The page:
The revolutions in government which have recently taken place, and are now in motion, in the European world, hitherto afford melancholy proofs, that the great body of the people who do not always gain the end at which they aim by them. We have hitherto seen little more than a change of men, without any change of measures beneficial to the people at large. They still groan under burdens and oppressions; and are not allowed to complain under their present rulers, any more than when they were under the power of those who were formerly denominated their tyrants. The rights of conscience are not better respected; their lives and property are not more secure. If they suffered before under military despotism, they do not appear to suffer less under the new-formed governments, which are evidently controlled by military force. If the former constitutions were arbitrary and tyrannical, what benefits of freedom have hitherto resulted from exercise of those set up in their stead? If their former rulers abused their powers, and, being armed with military strength, committed acts of despotism on their subjects; if they seized, imprisoned and banished with trial, not merely the private citizen, but the public officers when in the exercise of their constitutional duty, have not the present rulers done as much, in some nations, which have been revolutionized, in violation of the freedom of the subject, and the new constitutions? And if the revolutionary rulers of the great nation in Europe, which began the reform of government, have shewn no more respect for the rights of their own people, could it be supposed they would respect the rights of foreign nations where they have sent their armies to carry on the work of political reformation? Have they done it, even to nations at peace with them? But supposing they had given freedom to their own nation, and that the people of France were now in the full exercise of those privileges named in the constitution they have adopted, where is the spirit of universal philanthropy with which they set out to meliorate the condition of other nations? Has it evaporated in experiment! Or is it smothered by success, and stifled by the lust of power, ambition and avarice? Or did it never exist! Was it the mere art of delusion which spoke to the oppressed nations this language of philanthropy and freedom? – “People of Italy, the French army comes to break your chains; the French people are the friends of all people: come with confidence to them; your property, religion, and customs, shall be respected. We make war as generous enemies and wish only to make war against the tyrants who oppress you.” 4 This was the language held out to the oppressed by these deliverers of mankind! Compare this language with their conduct when conquerors; and look at the situation of the people they had addressed with so much comparison, after their old chains were broken, and their masters subdued. Has not the whole mass of the people been included in the fruits of the conquest? – severe requisitions and contributions levied upon them at large, and collected at the point of the bayonet? Have their “property, religion, and customs been respected: by the “generous enemy?” How have the conquerors then their friendship? What has been done to beget “confidence in them?” What is their language to the same people they pitied so much before, when they had conquered “the tyrants who oppressed” them? “Remember,” says the “generous enemy,” you are altogether a conquered country; I am here the legislative power, and your heads shall fall at the least trouble or disorder of which you shall be the authors.” 5 And have they not been as vindictive in punishing any provoked offences, or oppression that has been made to their arbitrary mandates, as any despot against whom they so loudly exclaim? Have they not made as many exactions from the people whom they came to deliver, as their former masters ever did? Have they in any instance, after crushing the former government, generously withdrawn their military force, and left the people at liberty to establish a free constitution by themselves? Have they not dictated in every government, and controlled the wishes of every people, where the ancient order of things has been destroyed? Have not the rulers of the “friendly nation” sold a whole people whom they first delivered from their ancient tyrants, to a despot, against whose arbitrary power they have said so much; whose arms they have so long opposed in the “cause of freedom,” as they term their own? Yet, to accommodate their own convenience (not from necessity) have not they, who style themselves “the friends of all people,” sacrificed the rights of a neutral nation, and delivered this people over, without their consent, into the hands of a despot, to use them as he pleases? I s it thus they give liberty and free government to other nations? If this has been the conduct of the “friendly nation,” what does it in fact differ from the former despotism? How is the condition of the people meliorated by the change? How have the conquerors proved the truth of this friendly declaration, with infatuated and lulled the people as a charm? – “We war not against you, but against the tyrants who oppress you!” And is it not a fact, that while this republic has expressed such pointed disapprobation of kings and despots, she has overturned the governments of most of the republics where she came; but has allowed the hereditary sovereigns (tyrants, as she styles kings and princes) to remain – permitted them to purchase a continuance of their power, and a license to oppress, if she may share in the profits of the oppression? For the price of toleration for all the thrones which remain in the conquered countries must ultimately be paid by the people. Consequently the people are not only burdened to support their former masters, but to pay for their masters’ privilege of keeping them in subjection. And as it was under the ancient conquerors, when the sovereigns of the countries they subdued were obliged to oppress their subjects more heavily to pay the exactions of their conquerors, so it is now; and the new republic seems to be expressing her friendship to the nations she has conquered by the largeness of her requisitions. Are then the supreme rulers of this republic so inimical to kings as to their people? Do they not assume as much haughtiness as any despot? Do they not use as high-swelling language in speaking of their own power, and dictating the submission of all others to it, as any monarch? 6 And do not the rulers of this republic already claim homage from other independent nations – insult and treat with contempt their sovereignty – trample upon their rights, and evidently aim at universal power and dominion? Where then is the difference between the ancient and former state of things, as it respects the liberty and enjoyments of mankind, in any government they have changed? Is there any difference, except in name, between the power which now oppresses the people, and did then? The only discernible difference is, the greater extension of this power in its oppressive effects; in calling tyranny by another name, and decoying mankind within its grasp by the specious pretension to philanthropy. But where the government is tyrannical, whether it be monarchical or republican, it is never worthwhile to quarrel about names. Mankind cannot always be deceived by them, and put up with the imposition of tyranny under the name of liberty. Their eyes begin to be opened. And where this subtle serpent has entwined itself, the people feel the baneful influence of its poison, and lament its depredations. But unhappily they at first allowed its charm to prevail, and lull them in security, till it got them within its folds; and now it has inserted its fangs so deeply, they cannot escape from its fatal embrace.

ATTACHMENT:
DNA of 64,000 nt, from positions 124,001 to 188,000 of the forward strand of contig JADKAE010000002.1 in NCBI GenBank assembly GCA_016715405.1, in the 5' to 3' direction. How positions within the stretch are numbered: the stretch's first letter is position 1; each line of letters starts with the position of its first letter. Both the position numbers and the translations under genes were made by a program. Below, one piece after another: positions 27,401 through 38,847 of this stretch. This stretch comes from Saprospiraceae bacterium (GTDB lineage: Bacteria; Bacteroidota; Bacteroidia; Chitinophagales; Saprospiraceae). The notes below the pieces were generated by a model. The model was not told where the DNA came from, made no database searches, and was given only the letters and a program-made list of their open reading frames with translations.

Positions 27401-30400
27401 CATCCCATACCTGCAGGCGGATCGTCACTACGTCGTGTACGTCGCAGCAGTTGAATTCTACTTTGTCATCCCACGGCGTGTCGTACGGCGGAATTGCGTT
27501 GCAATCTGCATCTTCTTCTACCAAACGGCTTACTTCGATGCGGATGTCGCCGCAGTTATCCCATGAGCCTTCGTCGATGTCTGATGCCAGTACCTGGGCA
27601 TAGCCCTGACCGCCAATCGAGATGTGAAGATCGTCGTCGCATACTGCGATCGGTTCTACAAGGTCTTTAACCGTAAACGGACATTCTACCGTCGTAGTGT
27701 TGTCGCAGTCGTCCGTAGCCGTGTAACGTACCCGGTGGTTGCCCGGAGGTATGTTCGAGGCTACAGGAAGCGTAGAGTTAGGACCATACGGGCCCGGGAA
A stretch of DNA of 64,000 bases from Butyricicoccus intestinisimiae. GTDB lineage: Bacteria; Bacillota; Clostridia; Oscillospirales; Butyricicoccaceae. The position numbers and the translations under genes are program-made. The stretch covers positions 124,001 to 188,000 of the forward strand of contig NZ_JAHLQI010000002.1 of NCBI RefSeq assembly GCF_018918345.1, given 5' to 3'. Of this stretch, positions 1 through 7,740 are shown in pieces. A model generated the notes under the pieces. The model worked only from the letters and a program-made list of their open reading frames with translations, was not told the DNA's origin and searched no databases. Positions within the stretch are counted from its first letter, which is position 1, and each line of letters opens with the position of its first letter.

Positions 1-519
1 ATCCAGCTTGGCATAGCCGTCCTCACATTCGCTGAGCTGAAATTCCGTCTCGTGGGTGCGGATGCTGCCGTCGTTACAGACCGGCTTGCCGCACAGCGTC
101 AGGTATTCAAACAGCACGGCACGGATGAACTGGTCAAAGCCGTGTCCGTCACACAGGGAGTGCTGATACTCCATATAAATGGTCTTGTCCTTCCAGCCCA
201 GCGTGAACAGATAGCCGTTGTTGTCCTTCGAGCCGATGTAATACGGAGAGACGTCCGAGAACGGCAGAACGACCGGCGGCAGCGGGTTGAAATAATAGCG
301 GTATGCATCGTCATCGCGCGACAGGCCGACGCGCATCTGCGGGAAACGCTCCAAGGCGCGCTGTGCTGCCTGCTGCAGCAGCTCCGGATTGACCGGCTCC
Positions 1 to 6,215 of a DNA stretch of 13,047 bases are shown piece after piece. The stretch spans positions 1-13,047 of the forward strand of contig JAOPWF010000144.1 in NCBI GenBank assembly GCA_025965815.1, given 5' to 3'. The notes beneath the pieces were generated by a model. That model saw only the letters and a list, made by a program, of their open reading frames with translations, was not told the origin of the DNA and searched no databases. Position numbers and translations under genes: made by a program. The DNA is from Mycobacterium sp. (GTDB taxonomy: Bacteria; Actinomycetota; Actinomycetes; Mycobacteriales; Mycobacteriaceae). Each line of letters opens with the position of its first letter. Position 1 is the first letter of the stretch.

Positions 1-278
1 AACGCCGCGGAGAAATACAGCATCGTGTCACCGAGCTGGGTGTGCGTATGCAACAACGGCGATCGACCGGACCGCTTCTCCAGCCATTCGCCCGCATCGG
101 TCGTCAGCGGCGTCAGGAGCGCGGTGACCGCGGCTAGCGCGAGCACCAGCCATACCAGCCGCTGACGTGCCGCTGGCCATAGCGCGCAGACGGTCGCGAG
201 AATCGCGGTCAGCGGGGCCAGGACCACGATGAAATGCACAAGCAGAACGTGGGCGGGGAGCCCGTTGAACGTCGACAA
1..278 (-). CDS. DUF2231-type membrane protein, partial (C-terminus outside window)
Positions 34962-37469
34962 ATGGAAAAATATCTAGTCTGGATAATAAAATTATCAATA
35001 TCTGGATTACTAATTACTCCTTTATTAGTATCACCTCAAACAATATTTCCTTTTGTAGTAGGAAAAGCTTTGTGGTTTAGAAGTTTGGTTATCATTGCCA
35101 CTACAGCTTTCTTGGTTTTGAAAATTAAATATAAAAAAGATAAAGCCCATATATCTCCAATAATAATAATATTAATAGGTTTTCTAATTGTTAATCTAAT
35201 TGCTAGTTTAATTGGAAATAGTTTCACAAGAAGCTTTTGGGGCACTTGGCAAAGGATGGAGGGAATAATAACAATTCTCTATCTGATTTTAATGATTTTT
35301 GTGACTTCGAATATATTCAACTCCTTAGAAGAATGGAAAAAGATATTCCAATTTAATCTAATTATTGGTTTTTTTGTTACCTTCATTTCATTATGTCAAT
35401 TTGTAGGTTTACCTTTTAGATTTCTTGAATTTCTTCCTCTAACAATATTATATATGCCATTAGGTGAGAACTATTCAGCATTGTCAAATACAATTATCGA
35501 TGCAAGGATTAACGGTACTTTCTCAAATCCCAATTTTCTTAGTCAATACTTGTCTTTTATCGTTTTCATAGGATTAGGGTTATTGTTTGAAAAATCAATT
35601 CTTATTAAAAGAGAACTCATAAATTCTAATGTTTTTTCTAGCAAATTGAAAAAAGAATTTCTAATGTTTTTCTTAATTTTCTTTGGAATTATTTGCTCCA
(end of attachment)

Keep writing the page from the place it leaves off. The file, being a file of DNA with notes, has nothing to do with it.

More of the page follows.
Let their fate be a warning to others, and their sufferings a stimulus to guard those, who are not yet in its power, against the danger of its fascination, which prepares the way for inevitable destruction.